SATURDAY NOVEMBER 27, 1954 BLYTHEVILLE (ARK.) COURIER NEWS PACK THRK* PUZZLES THINGS TO DO STORIES An Editorial lor Young Folki— How the Trouble Tree Taught Judy Something BY VENUS INGUSH "OH, DAD, I just can : t go back to school and face everyone." Judy was almost in tears, and Dad thought he knew how she Jell. It's awful to have .a part in a school play, and work hard on, it, and then forget the words and have the audience laugh. -Judy, baby," Dad said as he patted her hand. "Why don't \ve take a vide in the car? There's something I'd like to show you." They drove along the highway and got out beside a giant tree. "Stand here, Judy. Face the tree, and tell me what you see." Judy looked at him questioningly. Then looked and said: "AH I can see is the bark, and it's rough and not very pretty." "But there's something else, Judy. Don't you see the sunshine that shows at the sides of the tree?" "Why, ves. Yes, the sunshine shows around the tree, too." "Everyone has troubles," continued Dad. ''Sometimes when we are awfully close to it, we can't see anything but the ugliness of one tree or one trouble. We forget there is also happiness—we can't see the sunshine at the sides of the trouble. Now, if you didn't go back to school, you'd miss a lot of fun and good times. It would be just as though you came out here next summer on a picnic and stood facing that tree all day. That wouldn't be much fun, would it?" He looked down at Judy, she was almost smiling. "You're right, Daddy. There's lots to school besides just the play." Then she grinned. "But it was a pretty big tree, wasn't it?" "It was," agreed Dad. "But if you manage to get around this one, it won't be so, hard to find your way around the next one." Fun Project ]-Gifts You Can Make for Mother, Dad :Jalk ThJHgS Before Asking for Puppy as Present Clu-islmas will be here before you know it— and you'll want to have your packages ready. No gift is more cher- 3. Cut b wings from the 1 foil and bend them at the end Jet MOM l.You'H need a chunk of CLAY (REGULARCLAt.NOT PIASIKINE) about as big* your two tets... SwodenMATCH STICKS and about a Ginch square of ALUMINUM FOIL and a flower dish that mom likes to use. 2.MAKE3 LITTLE ROUND CLAYSHAPES ABOUT! IN. LONG LIKE THIS...— . 4. PUSH THE WINGS AND THE BEAKS INTO THE CLAY. MAKH STICK S.Pressthe clay down about iinch along the rim of the dish... •TAKEOfFAND LET DRY... MEN BUY, PAIHT BODIES BU&HT COLORS MM FWrmW, BEAKSWLOW, SYESBIACK- • isheil than one uuule by tlic person giving it. Start now to snake these two! More will follow. 4.Whsre linescrossscrewin a brassCUP,. HOOK. ...WE EACH fMGLUEA STRIPOf PAPER iWCH WlbEANDIi IM.ION&...0R ASWAILLABEL 5. Ill We EXACTCEftr&CF TCP ££>&£ fVTWA SCK£tV£Y£. t.Cutfarqe fetters from _a newspaper-spelling K-E'Y'S. Glue/them l.Cutout a flat BOARD about 6 inches wide and 11 inches long. * SANDPAPER I 11 2.PAIMT IT A BRICHT COLOR WITH ENAMEL PAINT across th& 6IVE THE TOMD FOR CHRISTMAS! KEYS ShortStoryj---Jerry Bakes a Fake and Wins the Game "IF WE CAN'T lick 'em, maybe ; plastered my leg into a big cast.! I'm busted clean out of my pads, 'l hobbled around convincingly, j Coach had me scraped off the we can bewilder 'em," I told my cousin Lorenzo, walking home from football practice. "Huh? What say/ Jerry?" Lorenzo asked. "I'm talking about winning the game with Nextown High. Only when do we?" "Never," Lorenzo said. He was right, too. Our team (Homeville High) is always light. "We'll have to out - think them," 1 decide. "Strategy," Lorenzo tells me, "Getting there fastest with the rnostest." "Coach says we have to build our phiys on speed and deception, I'm the fastest back—" Then I got this idea. and Coach cried into two towels We didn't say I'd broken my leg, but what would you think? That's what the reporters thought, too. Next day our paper said, "Speedy bat-kfield star Jerry grass and began patching me together with laps of tape. He had a length pulled off when Nextown started rolling. Five yards . . . first down; six on the benchjyards Thompson will be with injuries." . . . unquote. So came the day of the game.; Coach decided we'd work the big another first down. surprise in the second haH. The Coach danced, and howled, and slapped tape on me at the same time. One lap over my shoulders, another around my neck and hel- even see the tie go up on the Scoreboard. Never taking his eyes off the game, Coach gave me a push. "Get in there. Jerry!" he yelled, j "And scamper, kid! Scamper!" I couldn't see a thing except(he toes of my own shoes. When! the kick came, all I could do was | run right Bt the sound of pound- i ing cleats. 1 held up my hands; (with my fingers crossed) and; score was still goose eggs when we trotted back on the field, me;' hid in the huddle minus my i mot and over my face . . . around j the ball came into them like a .nd around . . . and around.] homing pigeon. I couldn't see the A Page For of All Ages PUZZLES, BRAIN TEASERS "Have a heart, Coach!" 1 phony cast. i yelled. Nextown line thundering down at me so I wasn't even scared. The held. play worked. Nextown got Our line] But he didn't even hear me, or! 1 ™V movin « so < ast ' "» up and over them like they were pop-eyed : look to see what he was doing. seeing me, and I got away lo j And the next lap sealed my score. And kicked goal. Which made me Public Enemy Next day Lorenzo and I talked [ Number One for N e x t o w n. Coach into agreeing. We knew "Faker Phony!" they yelled. the sports reporters were com- Somebody left the gate, open mouth shut. The fans were howling now, some at me looking like a cross between an Egyptian mummy and a wasps' nest and the rest because Nextown rolled ing, • so we baked a fake. \Ve |0 n the next play and springboards . . . and dived over the goal line. After .that it was a cinch. We not only bewildered Nextown; we licked 'em. But good. "Brains and adhesive tape Is Visiting Wisconsin: WISCONSIN REBUS Puzzle Pete has hidden four tacts about Wisi-un.sin in his rebus, and says you can find Ihcm by using the words and pictures correctly: ! 'right over our goal line. I couldn't the formula," says Lorenzo. Book World-Good Books to Read About Animals BY AIYRA DTXON I HOPE you like to read stories about animals. When you were three your favorite may have been "The Three Little Pigs." Now you doubtless enjoy stories about horses and dogs. There are many good ones. I have listed a few lor your reading pleasure. SMOKY by Will James is the story of a cow horse. He was a "one-man" horse. It was Clint, the cowboy, who understood him best of all. If you want to know- all about horses and cattle and range country Will James is the author to tell you. LASSIE, COME HOME by Eric Knight is the thrilling tale of how a collie from Yorkshire, England, is sold and taken far north to Scotland. Joe Carrac- lough, the dog's master, is heartbroken. Lassie also yearns lor home and the boy Joe. In fact, neither fences nor chains, hunger nor weariness can keep her when she feels the urge for home. BLACK BEAUTY by Anna Sewell was the first great horse story, written about 80 years ago. before the days of automobiles. The horse tells his own story, an autobiography. He had good masters and bad. In the end he finds a good home and an old friend. BAMBI by Felix Saltcn. is the story of a forest deer. All the creatures of the forest express themselves much as human beings. There was Bambi's mother who taught him the wisdom of • Hie forest. Then there was Fa- : line, the !o\rly doe, and the Old ,Stag who saved Bambi's life and ' taught him of a Power who is over all. I SALUTE by C. W. Anderson is a horse story which lakes place in far-famed Saratoga. A boy's love of horses makes his dream of a horse of his own come true. His care and training of one j horse, Mohawk, is rewarded in the end with a surprise. LITTLE DOG TOBY by Rachel Field is the story of the famous Punch and Judy show London. Only instead of a puppet there is a real dog, Toby. Among Toby's adventures is a visit to Buckingham Palace to entertain the Prince of Wales. (You will find this book easy reading.) JUSTIN MORGAN HAD A HORSE by Marguerite Henry is beautifully illustrated by Wesley Dennis. It is the story of a common work horse. He lived in Vermont when our country was young. Now his descendants are called Morgan horses and are famous all over the world. There are many thrilling events in the story. You'll enjoy reading how the first Morgan horse wins a race with the help of a little yel- I low dog. Idlers In each of the strange lines: GREY BEAN LAMES YANK TRIP SO CUD YARD CUOSSWOHD Recognize the silhouette map !of Wisconsin un which Caitoun- iisl Cal has put Puzile Pete's . rrossword puzzle about that stale? Party Idea —Candleholders Which Can Be Eaten XEXT TIME you give a party, why not feature favors that are just a little bit different, such as candleholders for tiny festive candles that can be eaten after the flames are blown out? They would be fine for a Christmas party. To make the candleholders, all you need are the candles themselves, a box of colored marsh- mailows. some round cookies, and any round kind of hard candy, especially if it has a hole in the middle. Stail-by gluing the marshmal- Ipw in the center of the cookie, which, can be done easily with simple white icing, made by mixing a small amount of confectioner's sugar with enough water to form a thick paste. Apply to the marshmallow, then press it down on the cookie. [ Once this has hardened, which | takes a few minutes, press the i candy, edgewise, into the side of the ma;5hmaliow. j It will now look like a handle. Then, as your final touch, force the end of the candle into the center of the marshmallow. i It will be prettier, ot'course, if j the entire unit is all one color, such as a pink candle in a pink marshmallow holder which features a handle that is pink as well. To color the cookie pink, simply mix a little red jelly in the icing mixture, and cover the whole cookie with it before adding the marshmallow. For differently-colored icings, use pure food coloring pellets. To personalize your candles.' You can do this by coloring ; write the name of each guest . icing a rieop chocolate brow around the edge of the cookie, j mixing cocoa with it. Now £ AMPLER AMP HARP &M&Y ARE HEEDED JO MAX* CAMPLE- HOLDERS THAT CAM &£- EATEM FOR j CODED MESSAGE i A simple code has been sub- 'slituted for the correct letters in ; Puzxle Pete's message about Wis| consin. As a clue, Wisconsin ! happens to be the first word; j Xjldpotjo jt opufc ht b ebjsz tubuf. DIAMOND Wisconsin's capital, MADISON, provides the center for Pu/.zle Pete's diamond. The sec' and word is "a pillar"; third I "bails, as water from a boat"; : fifth "tries'', and sixth "a distress signal." M A D MADISON S Q N WISCONSIN MIX-UPS Here, are three facts about i Wisconsin. Just rearrange the ACROSS I Not clean 6 Fixed look 7 High cards 8 Paper clasp 8 Girl's name 11 Play part DOWN 1 Doctor of Science (ab.) 1 Style of type 3 City in Wisconsin 4 Surgical saw 5 A fili-math e reply 8 Cards (ab.) 10 Pronoun Quick Question Which travels faster— An outrigger canoe riding wa\e or a Blue Shark? ANSWER The outrigger canoe. It moves aO-.'jS mph. The blue shark swims at 2425 mph. Pen Pols —Write These Folks a Christmas Card Pear Captain Hal: I am a little girl six years old. Dear Captain Hal: I am nine years old. My hobby IllUC (,1M ='A J1.B10 «!«• - I would liKe Pen pals from all « pjaying the piano. I jxouW like j wuuiu niy. i F . lo hear from girls and boys be(nei the world. My hobby is col lecting dolls and cowboy pic- turef. My mommy will answer my mail for me. Donna Jean Goodrol 13 Defiance Street Ticondttoft, N. T. tween nine and 11. June Heard 615 Craig Alice, Tex. Dear Captain Hal; ! I am 11 y«i» old «id k tht out » thin water-color brush carefully, and use this for lettering the name on th« cookie. WTNEPYSMIES <9FTH£ FREWCH C4M£fZOONS, W&5T EtSfMANT THEY MOVE THE VILLAGE TO THE ACCESS TO FOOP. * WATER TURKEY? sixth grade. My hobbies are collecting movie star pictures, reading, and collecting and writing letters. My favorite spoils arc baseball, lootball, basketball and swimming. I would like Pen Pals of all ages from all over the world. Linda Jean Worthington JU. 1, Whitticr Lane N»w CuC«, Ind. Dear Captain Hal: I am t girl 11 year« old. My hobbies are collecting movie-star pictures and writing letters, i would like to hear from boys and girls from th« ijei of 13 to 16 who write often. Marie Irene Pena 2841 Bolivar Sticet Corpw CbtiMi, T«. OF/ALL '. wowmowiN<J THE 6>lRJrUTUVHSlNTHg WPO-MALAYAH A(2f A AN(? ITS m* FCOP s OTWR #w*** BY BKSS HITTER YOU MIGHT be considering asking for a dog for Christmas. They are wonderful gifts. But it's a Rood idea to consider a few important factors before making the request. First: Can -ic hon.se be suitably set up lo provide for his comfort? Second: Would everybody who livei in it be ready for him also? ONE OF THE BEST ways lo j take care of both matters consists of calling a simple family conference together in order lo make It very clear from the start as to where the animal will noi be welcome. Investigate the rooms he doesn't go into, the furniture he mustn't sit on and the prize persona! possessions that he isn't to be permitted it? come in contact with. This would do more than simply avoid lots ot later-on arguments as far as the humans in the household are concerned. For it would mnke life lots easier for the animal also, since everybody would be enforcing the self-same set of rules. You'll also want tu be in entire group agreement as regards the places that would be definitely within bounds for him, with the most Important being the place in which he'll sleep. If there's more than one youngster, and they aren't sharing bedrooms, the arguments rcKttrd- ing who will have him for the night will probably be both lengthy and loud. It should be settled right away. A dug is a great responsibility in a home— almost as much as another human being added to the family. IK YOU PLAN ON ruling out all bedrooms, anywhere else indoors will suit him line as a place to sleep, excepting for the basement, if il's I he traditional cold and dump Uimt, and places; in fhe houfie that are definitely drafty. It's not. a good idra, cither, lc .settle him right nest to a heated radiator, since the air right there is far too dry. Rule out the (rip of the stairs or a landing on them. too. since it's a real safety m ensure lo keep .such spaces clear. Of course preparations of this sort take lots of lime and trouble —hut it is ini|jor!anl to net them settled even before you make ths request for a dug as a gift. Every problem mentioned will have to be faced either now or later on. So "tackle them today, before you make up your mind, which will leave you (rre and clear, later, lo rnm:enli'Me on topics like feeding him. walking him, and if he isn't t rained already, on houscbreaking him gently. As a matter of fact, before you even consider a ring, deride, as much as possible, as to "who will do what." ONLY ONE PERSON, for example, should be responsible for feeding, thus making very sure that he doesn't get five or six meals a day from difl'erent members of the family at different odd times, all of whom will be 'convinced that the creature i would otherwis* be starved amidst plenty. Ona person should take the matter of housebreaking exclusively In hand, so that he'll be punished only once for a particular iccident, instead of being scolded and slapped over and over. Also, a single person should be entirely in chargt of taking him out, or of assigning the duty and seeing- that it's discharged, so that the pet never misses his important daily romps. , Are you willing to do this or ar« there others who art re«dy to share it with you? Don't accept volunteers al this point, however, in regard to training the dog to obey essential commands such AR coming when ctiled, "heeling," and the like. Instead, wait until he's been around for a while, and be- 'with the member of the family 1 who is fondest of him too— ; probably you—and will consequently have the greatest patience for a toughit task Ukt this ona. EVERYONE, however, will bear him a real affection for as long as he is with you if you take these precautions, instead of loving him lavishly for the first few weeks (as often happens) and. then considering him nothing more than a to-be-endured-pest. Puppics make wonderful Christmas presents hut b« sur« our will he welcome befor* you ask for it, who is responsible for everything from mangled slippers to fight! among the youngsters. Or, even worse, to (urn him over as an* jlher job for Mother. He'll be everybody's angel, and conduct himself around th* house with self-contident assurance from the very first week for he'll be consistently reminded by every human there that th« penalty for disobeying certain, never-changing regulations will ,earn him nothiiiK but housewid* disapproval. Bui that there arfl j plenty of other regulations that | will, if they are followed, result in ponce and praise, If cvcryune is agreed and ther« is a complete understanding that a pel will be welcome and well [cared for, put it on your Christmas list and Christmas morning, what a thrill! ChristmasTree HERE'S AN IUEA for another type decorative Christmas tree. j Roll three pieces of green con- i struction paper into a tube and !hold the tube in place by put- I ting a rubber band around on« 1 end of it. j Cut three slits in the tube from •top end to a third of the way [ {i-orn the bottom. Make the slit* about equal distances from each ; other. Bend down the sections mad* by the slits. Now 'put your finger into the tube, gently pull up so that the layers of paper slide .with it. j By using a layer of green paper, then a layer of red, then * I layer of green, you can make a 1 fancy tree. Or try silver or alum- linum paper. Puzzle Answers i WISCONSIN REBUS: Madison; Badger; Cows: Partridge. | CODED MESSAGE: Wisconsin : is noted as a dairy slate. DIAMOND: M LAT LADES MADISON TESTS SOS N WISCONSIN MIX-UPS: Gre«i Bay; Many lakes; Dairy producU. CROSSWORD:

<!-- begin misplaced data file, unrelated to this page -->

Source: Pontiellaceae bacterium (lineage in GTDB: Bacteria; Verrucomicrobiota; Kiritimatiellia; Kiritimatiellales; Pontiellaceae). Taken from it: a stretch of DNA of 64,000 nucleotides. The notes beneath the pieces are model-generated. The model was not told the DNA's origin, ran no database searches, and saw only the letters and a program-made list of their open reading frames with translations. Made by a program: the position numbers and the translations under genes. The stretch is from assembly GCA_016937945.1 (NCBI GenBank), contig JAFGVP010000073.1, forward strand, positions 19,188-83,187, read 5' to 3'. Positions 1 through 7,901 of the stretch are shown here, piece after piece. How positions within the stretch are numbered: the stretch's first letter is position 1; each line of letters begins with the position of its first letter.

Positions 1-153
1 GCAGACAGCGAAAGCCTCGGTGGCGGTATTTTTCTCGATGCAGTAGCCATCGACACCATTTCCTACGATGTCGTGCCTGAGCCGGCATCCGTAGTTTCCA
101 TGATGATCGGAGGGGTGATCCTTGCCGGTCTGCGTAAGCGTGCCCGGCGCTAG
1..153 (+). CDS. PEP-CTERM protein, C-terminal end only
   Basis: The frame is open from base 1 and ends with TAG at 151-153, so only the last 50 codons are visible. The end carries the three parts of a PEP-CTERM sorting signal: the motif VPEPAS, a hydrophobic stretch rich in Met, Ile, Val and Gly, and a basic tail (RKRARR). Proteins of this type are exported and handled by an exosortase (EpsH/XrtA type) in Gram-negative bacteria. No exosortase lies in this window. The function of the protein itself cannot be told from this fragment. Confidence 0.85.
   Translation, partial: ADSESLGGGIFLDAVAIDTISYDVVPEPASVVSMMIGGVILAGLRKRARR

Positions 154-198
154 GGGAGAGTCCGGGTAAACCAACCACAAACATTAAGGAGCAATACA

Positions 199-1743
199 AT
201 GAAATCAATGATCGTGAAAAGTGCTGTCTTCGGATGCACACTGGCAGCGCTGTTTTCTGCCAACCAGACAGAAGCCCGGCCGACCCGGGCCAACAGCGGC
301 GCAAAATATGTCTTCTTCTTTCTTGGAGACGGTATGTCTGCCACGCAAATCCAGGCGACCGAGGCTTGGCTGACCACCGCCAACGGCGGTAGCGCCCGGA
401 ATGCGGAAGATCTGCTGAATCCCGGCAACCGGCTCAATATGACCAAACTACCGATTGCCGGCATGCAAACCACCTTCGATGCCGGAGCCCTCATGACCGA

What members have found on this page

Get access to Newspapers.com

  • The largest online newspaper archive
  • 8,800+ newspapers from the 1700s–2000s
  • Millions of additional pages added every month

Try it free